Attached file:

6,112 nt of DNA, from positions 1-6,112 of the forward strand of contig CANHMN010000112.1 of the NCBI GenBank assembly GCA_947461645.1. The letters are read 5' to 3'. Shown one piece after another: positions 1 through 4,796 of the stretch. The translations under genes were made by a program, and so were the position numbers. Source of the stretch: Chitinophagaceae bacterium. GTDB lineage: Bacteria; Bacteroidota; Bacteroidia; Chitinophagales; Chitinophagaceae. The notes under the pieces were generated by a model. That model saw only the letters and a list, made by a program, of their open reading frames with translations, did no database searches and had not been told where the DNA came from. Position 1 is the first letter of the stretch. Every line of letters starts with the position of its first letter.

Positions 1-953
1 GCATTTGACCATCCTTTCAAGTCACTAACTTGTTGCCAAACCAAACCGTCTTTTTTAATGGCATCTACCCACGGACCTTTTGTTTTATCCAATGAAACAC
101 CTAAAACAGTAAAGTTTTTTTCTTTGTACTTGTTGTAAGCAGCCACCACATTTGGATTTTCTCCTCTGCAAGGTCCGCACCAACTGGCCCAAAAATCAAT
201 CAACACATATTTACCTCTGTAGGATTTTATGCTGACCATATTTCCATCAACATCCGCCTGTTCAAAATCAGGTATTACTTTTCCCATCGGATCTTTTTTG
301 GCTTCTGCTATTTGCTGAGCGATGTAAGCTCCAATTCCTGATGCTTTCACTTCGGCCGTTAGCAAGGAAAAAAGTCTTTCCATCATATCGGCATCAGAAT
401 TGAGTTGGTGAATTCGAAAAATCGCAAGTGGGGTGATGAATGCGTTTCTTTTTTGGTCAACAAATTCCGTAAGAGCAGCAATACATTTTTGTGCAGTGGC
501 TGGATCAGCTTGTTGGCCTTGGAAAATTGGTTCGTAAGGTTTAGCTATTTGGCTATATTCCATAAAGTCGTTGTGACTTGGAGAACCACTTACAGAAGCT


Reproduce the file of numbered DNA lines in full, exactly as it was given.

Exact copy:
6,112 nt of DNA, from positions 1-6,112 of the forward strand of contig CANHMN010000112.1 of the NCBI GenBank assembly GCA_947461645.1. The letters are read 5' to 3'. Shown one piece after another: positions 1 through 4,796 of the stretch. The translations under genes were made by a program, and so were the position numbers. Source of the stretch: Chitinophagaceae bacterium. GTDB lineage: Bacteria; Bacteroidota; Bacteroidia; Chitinophagales; Chitinophagaceae. The notes under the pieces were generated by a model. That model saw only the letters and a list, made by a program, of their open reading frames with translations, did no database searches and had not been told where the DNA came from. Position 1 is the first letter of the stretch. Every line of letters starts with the position of its first letter.

Positions 1-953
1 GCATTTGACCATCCTTTCAAGTCACTAACTTGTTGCCAAACCAAACCGTCTTTTTTAATGGCATCTACCCACGGACCTTTTGTTTTATCCAATGAAACAC
101 CTAAAACAGTAAAGTTTTTTTCTTTGTACTTGTTGTAAGCAGCCACCACATTTGGATTTTCTCCTCTGCAAGGTCCGCACCAACTGGCCCAAAAATCAAT
201 CAACACATATTTACCTCTGTAGGATTTTATGCTGACCATATTTCCATCAACATCCGCCTGTTCAAAATCAGGTATTACTTTTCCCATCGGATCTTTTTTG
301 GCTTCTGCTATTTGCTGAGCGATGTAAGCTCCAATTCCTGATGCTTTCACTTCGGCCGTTAGCAAGGAAAAAAGTCTTTCCATCATATCGGCATCAGAAT
401 TGAGTTGGTGAATTCGAAAAATCGCAAGTGGGGTGATGAATGCGTTTCTTTTTTGGTCAACAAATTCCGTAAGAGCAGCAATACATTTTTGTGCAGTGGC
501 TGGATCAGCTTGTTGGCCTTGGAAAATTGGTTCGTAAGGTTTAGCTATTTGGCTATATTCCATAAAGTCGTTGTGACTTGGAGAACCACTTACAGAAGCT